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Homily for Twenty-Seventh Sunday B

05 Oct 2018, by Rev. Fr. Joel Okojie OSA in Sermons

God created man and said it is not good that man should be alone. I will make him a helpmate. So, God created all kinds of animals, but the man found no helpmate in any. So, the Lord God made the man fall into a deep sleep. And while he slept, he took one of his ribs and enclosed it in flesh. The Lord God built the rib he had taken from the man into a woman, and brought her to the man: In this woman, man found helpmate; and that became the origin of marriage, a man and a woman becoming one body.

In our gospel passage this morning, some Pharisees approached Jesus and asked if a man could divorce his wife if a man could separate what God has brought together. In response, Jesus made them understand that from the very beginning, God made them male and female; they are no longer two but one. In good and in bad times, they remain one until death do them part; no separation.

Not too long ago, the Pope made the process of annulment much easier, and that generated some questions among Catholics and none Catholics. Has the Catholic Church now accepts divorce? They asked. The answer is certainly no; there is no divorce in the Catholic Church; the Pope has not granted divorce; neither is he encouraging it. He talked about annulment; he only made the process of annulment a little bit easier than what it used to be. Annulment is not divorce. Divorce is the dissolution of a validly contracted marriage, while annulment is the dissolution of an invalidly contracted marriage or a marriage that never technically existed. Divorce does not exist in the Catholic Church.

In today’s liturgy, the Church calls us to go back to the root, to God’s original plan for marriage. The Pharisees asked Jesus if divorce is permitted or allowed. They asked this question not because they did not know the truth; they knew the truth, for they were teachers of the law. They only asked the question to test Jesus, to set a trap for him. But Jesus knowing their minds insist on the original plan of God for marriage, saying; But from the beginning of creation God made them male and female. This is why a man must leave father and mother, and the two become one body. They are no longer two therefore, but one body. So then, what God has united, man must not divide. Marriage is for better for worse, for richer or poorer, in health and in sickness till death do the couple part. No matter what happens, no matter what comes their way, they are together in it.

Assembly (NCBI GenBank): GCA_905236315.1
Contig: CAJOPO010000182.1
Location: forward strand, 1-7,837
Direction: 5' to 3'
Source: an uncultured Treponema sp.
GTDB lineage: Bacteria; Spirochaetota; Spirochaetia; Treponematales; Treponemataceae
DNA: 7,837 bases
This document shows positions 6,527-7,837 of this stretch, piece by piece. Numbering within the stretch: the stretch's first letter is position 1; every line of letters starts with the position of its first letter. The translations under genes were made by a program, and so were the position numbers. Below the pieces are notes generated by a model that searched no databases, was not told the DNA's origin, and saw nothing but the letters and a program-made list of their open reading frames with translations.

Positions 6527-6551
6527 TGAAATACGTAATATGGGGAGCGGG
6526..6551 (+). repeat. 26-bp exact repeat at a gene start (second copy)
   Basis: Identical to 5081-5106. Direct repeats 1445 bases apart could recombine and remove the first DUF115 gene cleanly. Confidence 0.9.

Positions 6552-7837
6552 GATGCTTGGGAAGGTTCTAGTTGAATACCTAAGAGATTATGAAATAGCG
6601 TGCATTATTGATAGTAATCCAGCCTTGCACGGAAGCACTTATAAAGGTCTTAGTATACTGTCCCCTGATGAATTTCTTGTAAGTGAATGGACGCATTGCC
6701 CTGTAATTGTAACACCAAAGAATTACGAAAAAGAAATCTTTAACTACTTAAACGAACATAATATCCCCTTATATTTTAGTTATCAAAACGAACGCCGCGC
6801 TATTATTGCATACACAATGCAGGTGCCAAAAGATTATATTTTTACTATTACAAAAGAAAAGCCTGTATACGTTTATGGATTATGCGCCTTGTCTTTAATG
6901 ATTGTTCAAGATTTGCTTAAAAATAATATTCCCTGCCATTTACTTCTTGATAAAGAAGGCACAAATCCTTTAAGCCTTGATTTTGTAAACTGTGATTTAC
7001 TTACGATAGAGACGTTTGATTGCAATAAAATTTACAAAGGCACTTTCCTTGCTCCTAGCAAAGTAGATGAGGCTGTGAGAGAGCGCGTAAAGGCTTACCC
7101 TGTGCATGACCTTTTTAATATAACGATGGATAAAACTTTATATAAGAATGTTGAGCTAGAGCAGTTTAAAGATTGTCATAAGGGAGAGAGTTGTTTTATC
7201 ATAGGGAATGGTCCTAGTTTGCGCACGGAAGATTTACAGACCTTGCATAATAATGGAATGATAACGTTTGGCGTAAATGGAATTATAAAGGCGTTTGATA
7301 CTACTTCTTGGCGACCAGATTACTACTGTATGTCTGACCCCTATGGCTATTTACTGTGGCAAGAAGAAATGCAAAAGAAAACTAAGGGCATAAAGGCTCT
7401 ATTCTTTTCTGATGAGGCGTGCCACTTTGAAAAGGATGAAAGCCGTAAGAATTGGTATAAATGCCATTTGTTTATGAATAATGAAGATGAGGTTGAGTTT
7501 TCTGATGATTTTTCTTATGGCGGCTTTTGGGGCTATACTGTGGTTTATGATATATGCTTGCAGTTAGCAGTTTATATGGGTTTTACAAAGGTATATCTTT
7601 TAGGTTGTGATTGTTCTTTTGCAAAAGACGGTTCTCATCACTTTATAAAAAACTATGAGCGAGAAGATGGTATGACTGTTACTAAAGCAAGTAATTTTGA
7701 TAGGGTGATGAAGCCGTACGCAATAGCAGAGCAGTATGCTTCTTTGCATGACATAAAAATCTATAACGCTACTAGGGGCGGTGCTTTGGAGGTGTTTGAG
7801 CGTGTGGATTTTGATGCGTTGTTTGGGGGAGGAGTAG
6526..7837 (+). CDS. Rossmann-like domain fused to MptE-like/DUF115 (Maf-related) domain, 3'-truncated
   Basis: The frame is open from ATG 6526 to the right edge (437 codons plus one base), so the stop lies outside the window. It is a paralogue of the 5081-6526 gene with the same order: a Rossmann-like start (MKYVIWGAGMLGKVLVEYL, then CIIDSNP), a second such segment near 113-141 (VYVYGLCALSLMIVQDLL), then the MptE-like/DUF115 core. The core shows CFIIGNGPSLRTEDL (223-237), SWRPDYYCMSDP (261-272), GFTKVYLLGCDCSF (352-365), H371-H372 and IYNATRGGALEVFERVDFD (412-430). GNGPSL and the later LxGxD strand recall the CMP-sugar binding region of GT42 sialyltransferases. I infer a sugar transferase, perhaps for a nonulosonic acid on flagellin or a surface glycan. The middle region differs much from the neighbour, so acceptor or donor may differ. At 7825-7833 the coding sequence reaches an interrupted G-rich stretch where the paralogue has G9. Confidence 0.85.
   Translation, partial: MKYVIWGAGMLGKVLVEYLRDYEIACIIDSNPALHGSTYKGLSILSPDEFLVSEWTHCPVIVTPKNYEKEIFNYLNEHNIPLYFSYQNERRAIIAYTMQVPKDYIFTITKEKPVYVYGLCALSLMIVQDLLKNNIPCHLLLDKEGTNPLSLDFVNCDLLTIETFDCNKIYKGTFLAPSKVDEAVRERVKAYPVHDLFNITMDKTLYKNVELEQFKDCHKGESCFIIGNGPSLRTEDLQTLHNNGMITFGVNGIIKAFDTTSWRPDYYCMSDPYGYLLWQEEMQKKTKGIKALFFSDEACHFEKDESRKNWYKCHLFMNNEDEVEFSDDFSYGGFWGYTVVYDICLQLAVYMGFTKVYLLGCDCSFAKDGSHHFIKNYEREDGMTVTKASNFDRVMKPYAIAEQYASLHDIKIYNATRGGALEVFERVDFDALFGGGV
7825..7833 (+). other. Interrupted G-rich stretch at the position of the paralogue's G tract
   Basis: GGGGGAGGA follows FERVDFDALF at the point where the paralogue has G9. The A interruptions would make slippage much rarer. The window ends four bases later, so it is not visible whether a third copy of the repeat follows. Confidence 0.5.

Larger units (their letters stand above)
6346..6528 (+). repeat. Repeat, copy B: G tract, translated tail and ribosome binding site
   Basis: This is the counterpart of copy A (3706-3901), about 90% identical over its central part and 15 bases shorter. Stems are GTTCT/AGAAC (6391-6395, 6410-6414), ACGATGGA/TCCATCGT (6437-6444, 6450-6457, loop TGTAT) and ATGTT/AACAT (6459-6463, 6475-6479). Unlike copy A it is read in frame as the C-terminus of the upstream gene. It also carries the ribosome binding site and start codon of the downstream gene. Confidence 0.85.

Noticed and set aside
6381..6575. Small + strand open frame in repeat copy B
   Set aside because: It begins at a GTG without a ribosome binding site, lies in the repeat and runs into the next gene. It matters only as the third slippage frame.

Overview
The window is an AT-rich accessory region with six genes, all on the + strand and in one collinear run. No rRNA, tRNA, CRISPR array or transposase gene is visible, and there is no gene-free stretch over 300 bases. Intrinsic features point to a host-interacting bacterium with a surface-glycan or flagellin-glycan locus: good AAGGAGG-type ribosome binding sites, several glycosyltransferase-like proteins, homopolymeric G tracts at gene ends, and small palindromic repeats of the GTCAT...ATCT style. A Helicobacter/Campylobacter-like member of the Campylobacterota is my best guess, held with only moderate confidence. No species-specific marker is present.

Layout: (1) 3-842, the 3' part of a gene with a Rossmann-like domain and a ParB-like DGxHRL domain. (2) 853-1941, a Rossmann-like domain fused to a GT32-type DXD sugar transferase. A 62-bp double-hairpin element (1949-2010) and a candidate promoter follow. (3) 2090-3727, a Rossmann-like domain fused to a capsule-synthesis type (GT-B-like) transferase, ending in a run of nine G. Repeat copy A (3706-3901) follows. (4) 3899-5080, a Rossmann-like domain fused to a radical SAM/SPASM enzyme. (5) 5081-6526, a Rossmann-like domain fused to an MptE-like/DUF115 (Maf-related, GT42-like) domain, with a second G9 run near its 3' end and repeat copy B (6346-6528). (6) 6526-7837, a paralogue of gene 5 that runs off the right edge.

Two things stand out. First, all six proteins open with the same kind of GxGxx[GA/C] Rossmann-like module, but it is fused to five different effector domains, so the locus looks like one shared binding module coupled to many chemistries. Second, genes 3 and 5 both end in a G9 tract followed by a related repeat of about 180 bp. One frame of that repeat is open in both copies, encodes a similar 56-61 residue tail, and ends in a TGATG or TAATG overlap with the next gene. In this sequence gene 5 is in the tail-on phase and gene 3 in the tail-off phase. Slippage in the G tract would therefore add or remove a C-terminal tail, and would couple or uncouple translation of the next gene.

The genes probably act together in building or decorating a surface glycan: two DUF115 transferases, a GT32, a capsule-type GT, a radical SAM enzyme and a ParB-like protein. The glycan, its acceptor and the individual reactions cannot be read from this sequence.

Marriage demands a lot of maturity, understanding, tolerance, sacrifice, and above all, faith in God. Married couples must remember that they are not married to Angels; the wife is not an Angel neither is the husband one. They are humans capable of failing each other and God; they may step on each other’s toes and misunderstand each other, but that is not the end of the road. There is nothing you face in a marriage that many others have not gone through and handled with a sense of maturity; so, why blow yours out of proportion or make a show of it? The people you tell about your husband or wife may not have a better marriage. What you see outside is completely different from what is inside; so, celebrate yourselves, celebrate your marriage in good and in bad times, and do not give the devil the chance to ask you the deceptive question the Pharisees asked Jesus in our gospel reading this morning. Marriage is from God, ordained by him. It is not what we jump into simply because others are in it. We must be matured and ready for it.

There is no doubt that the institution of marriage and family life are under threat today for socio-economic reasons, religious reasons, and so many other reasons. In recent times, Pope Francis has laid emphasis on family life, same-sex union, sexual abuses, and society’s attitude towards marriage, among many other things. Many of our young people today are scare of marriage because of what they see and hear about marriage, but marriage is a great institution instituted by God.

We must let Christ be the foundation of our marriages; If a marriage is not well rooted, the family becomes shaky. Today, dating and marriages are being arranged and executed over the internet, making two strangers living together in the name of marriage. Dating and marriage have been reduced to mere social activities; marriage’s dignity and sanctity mean nothing to the contemporary age. This attitude towards marriage and family is beginning to reflect or raise its ugly head in our liturgical celebration of matrimony. It is obvious today that people now appreciate the social celebration of marriage over and above the sacramental celebration. The attendance in the liturgical celebration of marriage is far less than what you see in the social aspect of the celebration. In most cases, even the few that attends the church wedding are carried away during the Mass by some other activities like posing for photos, makeup, chewing gum, phone calls, and unnecessary fashion parade.

Today, the Church reminds married couples that despite the difficulties, the challenging situations in their marriages, the failures and disappointments you find in each other as husbands and wives, you are brought together for companionship. In our first reading this morning, it is obvious that Adam did not find a suitable companion among the animals and other creatures except in his wife. Therefore, husbands and wives must learn to find a companion in each other, despite the mistakes they may both make in their marriages. Learn to communicate, learn to talk about yourself, about the successes, challenges of your marriages, and learn to resolve issues between your two selves. And above all, let your home be a home of prayer.